Light and Glory to the World!

                Simeon, taking the Child Jesus in his arms, says: “This child is the light to the Gentiles and glory to the Jews” (Lk 2:32). While Luke emphasizes here, as in the Matthew’s Magi story, how the gentiles are attracted by the light of God’s Son, his basic intention is to underline the universal salvific light brought by Jesus. Also, this oracle of Simeon is a prelude to what Jesus was in his three years’ mission in Palestine and a foreword to the missionary endeavours of the great heroes of the book of Acts: Peter and Paul (Gal 2:7). Here our reflection dwells on the proclamation of Jesus: “I am the light of the World” (Jn 12:8).  Jesus makes this statement in the background of the woman caught in adultery. An angry crowd is pressing Jesus to pass judgement on the woman. But Jesus knows the malicious intention of the crowd that “they were posing this question to trap him” (Jn 8:6). So, Jesus gives time both to the accusers and to the accused to ponder their sins by scribbling on the ground (R. E. Brown) and then, divulges to the crowd and to the woman (vv. 7-11) that he is the light of the world: the crowd is brought to the light of self-realization and the woman to the state of conversion. Jesus saved both the crowd and the woman from the darkness of cowardice and sensual weakness to see the light of life. It is evident that in Jesus this light/life has come into the world (Jn 1:5; 3:19) and this light (Jesus) gives us knowledge of purpose and meaning of life.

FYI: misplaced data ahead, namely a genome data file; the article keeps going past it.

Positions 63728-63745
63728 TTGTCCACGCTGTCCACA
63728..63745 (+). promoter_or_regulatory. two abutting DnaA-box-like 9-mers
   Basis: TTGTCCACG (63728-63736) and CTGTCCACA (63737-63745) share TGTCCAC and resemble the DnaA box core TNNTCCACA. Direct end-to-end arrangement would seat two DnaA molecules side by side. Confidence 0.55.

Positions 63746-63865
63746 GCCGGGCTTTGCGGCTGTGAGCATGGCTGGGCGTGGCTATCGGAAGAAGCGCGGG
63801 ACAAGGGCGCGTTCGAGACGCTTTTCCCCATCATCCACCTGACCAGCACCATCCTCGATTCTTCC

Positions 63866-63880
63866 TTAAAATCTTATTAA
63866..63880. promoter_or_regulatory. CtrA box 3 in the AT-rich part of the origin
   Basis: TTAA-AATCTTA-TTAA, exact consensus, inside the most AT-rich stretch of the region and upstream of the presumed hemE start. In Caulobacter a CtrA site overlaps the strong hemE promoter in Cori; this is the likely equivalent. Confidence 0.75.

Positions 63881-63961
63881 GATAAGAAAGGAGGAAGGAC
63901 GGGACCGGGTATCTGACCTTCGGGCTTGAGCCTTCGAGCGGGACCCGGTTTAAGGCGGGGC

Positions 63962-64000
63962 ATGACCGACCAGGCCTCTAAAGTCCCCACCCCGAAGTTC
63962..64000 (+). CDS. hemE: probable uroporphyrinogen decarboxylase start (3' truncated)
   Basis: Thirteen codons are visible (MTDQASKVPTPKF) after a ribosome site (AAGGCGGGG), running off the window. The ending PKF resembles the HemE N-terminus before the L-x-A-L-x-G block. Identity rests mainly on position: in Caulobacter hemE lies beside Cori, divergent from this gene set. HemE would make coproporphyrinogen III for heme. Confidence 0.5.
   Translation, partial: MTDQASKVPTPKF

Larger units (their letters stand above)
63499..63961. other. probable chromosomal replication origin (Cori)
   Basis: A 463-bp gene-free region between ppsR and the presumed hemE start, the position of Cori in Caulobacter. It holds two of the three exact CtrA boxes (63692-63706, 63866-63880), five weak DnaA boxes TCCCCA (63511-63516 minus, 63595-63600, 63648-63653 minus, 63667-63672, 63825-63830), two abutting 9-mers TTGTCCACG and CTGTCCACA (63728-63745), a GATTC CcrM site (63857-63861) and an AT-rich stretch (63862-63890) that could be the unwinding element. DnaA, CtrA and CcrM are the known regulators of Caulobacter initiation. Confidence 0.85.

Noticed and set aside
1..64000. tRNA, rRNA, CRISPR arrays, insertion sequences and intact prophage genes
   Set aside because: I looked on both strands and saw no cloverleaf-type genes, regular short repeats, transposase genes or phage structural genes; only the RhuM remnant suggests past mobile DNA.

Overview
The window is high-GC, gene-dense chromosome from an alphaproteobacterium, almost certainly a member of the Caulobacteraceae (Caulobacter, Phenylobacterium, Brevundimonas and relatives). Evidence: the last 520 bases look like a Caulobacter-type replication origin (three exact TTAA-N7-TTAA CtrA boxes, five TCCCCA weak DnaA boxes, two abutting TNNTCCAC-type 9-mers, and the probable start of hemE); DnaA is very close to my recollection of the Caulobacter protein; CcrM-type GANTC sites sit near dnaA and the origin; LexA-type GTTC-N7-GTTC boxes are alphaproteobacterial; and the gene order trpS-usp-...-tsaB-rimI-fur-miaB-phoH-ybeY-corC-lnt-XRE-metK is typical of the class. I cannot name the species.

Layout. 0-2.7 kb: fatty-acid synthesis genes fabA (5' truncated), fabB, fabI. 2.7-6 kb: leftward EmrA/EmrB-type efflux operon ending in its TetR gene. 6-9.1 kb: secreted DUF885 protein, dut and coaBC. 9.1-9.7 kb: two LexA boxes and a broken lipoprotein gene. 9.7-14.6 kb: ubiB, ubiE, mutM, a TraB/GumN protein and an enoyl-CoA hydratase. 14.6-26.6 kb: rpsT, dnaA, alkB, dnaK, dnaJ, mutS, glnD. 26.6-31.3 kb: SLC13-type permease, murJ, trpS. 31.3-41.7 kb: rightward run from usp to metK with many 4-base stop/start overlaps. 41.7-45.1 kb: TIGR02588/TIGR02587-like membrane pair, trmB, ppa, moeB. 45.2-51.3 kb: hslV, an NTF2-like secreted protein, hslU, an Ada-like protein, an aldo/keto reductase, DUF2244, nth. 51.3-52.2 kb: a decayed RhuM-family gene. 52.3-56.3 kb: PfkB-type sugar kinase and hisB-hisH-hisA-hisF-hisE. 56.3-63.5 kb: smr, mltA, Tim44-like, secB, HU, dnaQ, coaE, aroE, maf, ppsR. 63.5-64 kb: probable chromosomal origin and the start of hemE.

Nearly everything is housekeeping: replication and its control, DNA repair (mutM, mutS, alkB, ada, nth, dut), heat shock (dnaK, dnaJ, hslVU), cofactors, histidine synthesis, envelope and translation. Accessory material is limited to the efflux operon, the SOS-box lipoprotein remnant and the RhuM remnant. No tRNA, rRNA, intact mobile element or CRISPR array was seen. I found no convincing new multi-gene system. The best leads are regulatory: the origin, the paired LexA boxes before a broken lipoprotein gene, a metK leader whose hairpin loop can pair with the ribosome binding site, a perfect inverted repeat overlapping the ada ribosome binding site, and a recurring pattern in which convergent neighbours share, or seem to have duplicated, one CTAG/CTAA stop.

Welcome this Light!

                The light seen by Simeon in the temple of Jerusalem is also the lamp that shines in every believer’s life. One who walks in this light of God’s revelation/way of life can proceed further in the midst of darkness of evil forces, in spite of hurdles of injustice, false accusations and “in the darkness of wars and conflicts with a horizon of hope” (Pope Francis, Jan 1, 2020). Jesus himself says: “Whoever follows me will never walk in darkness but will have the light of life” (Jn 8:12). In order to further clarify his mission Jesus said: “I am the way, and the truth, and the life” (Jn 14:6). No one can doubt that Jesus is the way/shepherd whom we should follow. If we begin to follow his way we shall attain the truth of God’s revelation as Jesus  himself said in the same context: “No one comes to the Father except through me” and  this revelation/light leads us to life.

Truth will set you Free!